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    When Following Database Security Best Practices Isn’t Enough

    For CEOs of data-intense organizations, one of the most vexing challenges is the “dual mandate” involving how they use and protect their data.

    On the one hand, there are the many possibilities of using big data and data intelligence to gain transformative insights into markets, organizational performance and other critical issues. The company with the better data and data analysis should be able to make better decisions, and thus outmaneuver the competition (at least in theory).

    On the other hand, there is the intense but understandable fear that hackers will get through one’s firewall and steal data or create other mischief. The negative impact of such a breach is terrifying — including everything from a public relations disaster, to a plummeting market valuation, to customers running for the door.

    On the horns of a dilemma

    Generally, organizations follow one of two approaches to solving this conundrum.

    Some focus on only one of the two goals. When they do, they tend to err of the side of following database security best practices to limit and control access, and it’s easy to understand why. However, once you’ve locked down, encrypted and otherwise protected your data, you may have a new problem. By making your databases so secure, all that data you worked so hard to collect is now being used by only a small handful of the potential users in your organization. In fact, the database you originally intended for bigger things now feels more and more like a sunk cost.

    Other organizations might recognize that both data access and data security are important goals, and decide to launch twin initiatives to address them. However, when the focus is separated in this way, the inherent conflicting and competing interests can start becoming even more problematic.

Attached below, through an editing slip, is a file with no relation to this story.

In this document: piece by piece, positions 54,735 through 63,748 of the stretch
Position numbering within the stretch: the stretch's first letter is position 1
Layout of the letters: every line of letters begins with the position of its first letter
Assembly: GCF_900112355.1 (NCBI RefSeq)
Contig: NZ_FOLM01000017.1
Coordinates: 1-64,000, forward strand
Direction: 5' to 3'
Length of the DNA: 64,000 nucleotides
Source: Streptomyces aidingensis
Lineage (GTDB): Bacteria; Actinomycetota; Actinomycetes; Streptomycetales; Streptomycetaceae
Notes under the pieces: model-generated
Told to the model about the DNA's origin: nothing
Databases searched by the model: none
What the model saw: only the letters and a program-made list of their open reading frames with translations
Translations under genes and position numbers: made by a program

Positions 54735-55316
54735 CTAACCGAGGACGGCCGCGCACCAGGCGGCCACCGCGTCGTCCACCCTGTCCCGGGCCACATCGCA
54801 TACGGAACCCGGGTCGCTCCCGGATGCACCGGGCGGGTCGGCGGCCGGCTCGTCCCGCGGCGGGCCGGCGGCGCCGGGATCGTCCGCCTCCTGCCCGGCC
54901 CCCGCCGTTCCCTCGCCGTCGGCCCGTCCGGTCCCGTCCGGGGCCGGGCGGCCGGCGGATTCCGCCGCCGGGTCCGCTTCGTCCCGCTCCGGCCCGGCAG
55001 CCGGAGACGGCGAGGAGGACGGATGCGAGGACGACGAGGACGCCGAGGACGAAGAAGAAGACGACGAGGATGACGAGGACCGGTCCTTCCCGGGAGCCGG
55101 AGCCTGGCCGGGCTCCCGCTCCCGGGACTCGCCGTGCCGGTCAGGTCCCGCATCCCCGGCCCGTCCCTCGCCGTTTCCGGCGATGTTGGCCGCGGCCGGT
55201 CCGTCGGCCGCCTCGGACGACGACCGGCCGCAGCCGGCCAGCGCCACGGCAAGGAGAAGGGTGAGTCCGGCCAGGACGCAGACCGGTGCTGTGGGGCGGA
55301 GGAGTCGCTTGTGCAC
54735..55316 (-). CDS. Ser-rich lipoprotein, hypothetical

Whichever approach you take, you may end up irritating some legitimate data users in your organization by limiting their access to data — so much so that they look for other data sources. It’s not unheard of for data users in an organization to even go so far as to create their own Hadoop cluster with the data they need. That might work in the short term, but it too can lead to bigger problems. You now have two sets of data describing the same reality — one of which happens to be very structured and protected, and the other one, not at all.

    The better solution: a window into data access

    Personally, I don’t really advocate or talk about adhering to any particular database security best practices. One can always do a Google search for best practices for any of the popular databases, and find many recommendations.

    I think a more appropriate path starts by recognizing that the two problems are actually directly related. A better way to address the dual mandate, I believe, is to implement an operational model underneath both of them: the Office of Data. Once you have that in place, you can start to truly manage your supply chain of data, viewing and managing your data through all three lenses — physical, logical, and conceptual.

    In short, you create a metadata solution that wraps your physical data in relevant metadata. You can then create a data intelligence layer on top of that, allowing you to start doing machine learning and advanced analytics on the metadata now captured. In fact, this approach can provide you with the ability to introduce a form of artificial intelligence that can recognize when your data is most likely being misused — and respond appropriately.

    This solution also exposes the business glossary part of your meta repository to your whole company, and gives users a lever they can use to dial up access and availability. When data scientists want to consume data, they can click a button, gain access to the exactly the kind of data they’re looking for in the physical database, and start using it.

    Each time this happens, the organization has a record of who’s consuming what data. The solution also allows you to enforce your data governance plan, by having your team follow up with an email to each user, asking for their contextual use case — that is, why they’re consuming that particular data. Over time, these insights will allow you to develop a detailed picture of who the legitimate consumers of your data are, and how they consume it.

    The big takeaway: start leveraging your metadata

    If you’ve read some of my other blog posts, you already know how essential I believe metadata is in protecting data throughout an organization. The alternative approach to database security best practices that I’ve described here is another good example. It can help you provide your data scientists with maximum access to your valuable data, and at the same time, create an automated database sentry, on the lookout for inappropriate use 24/7/365.

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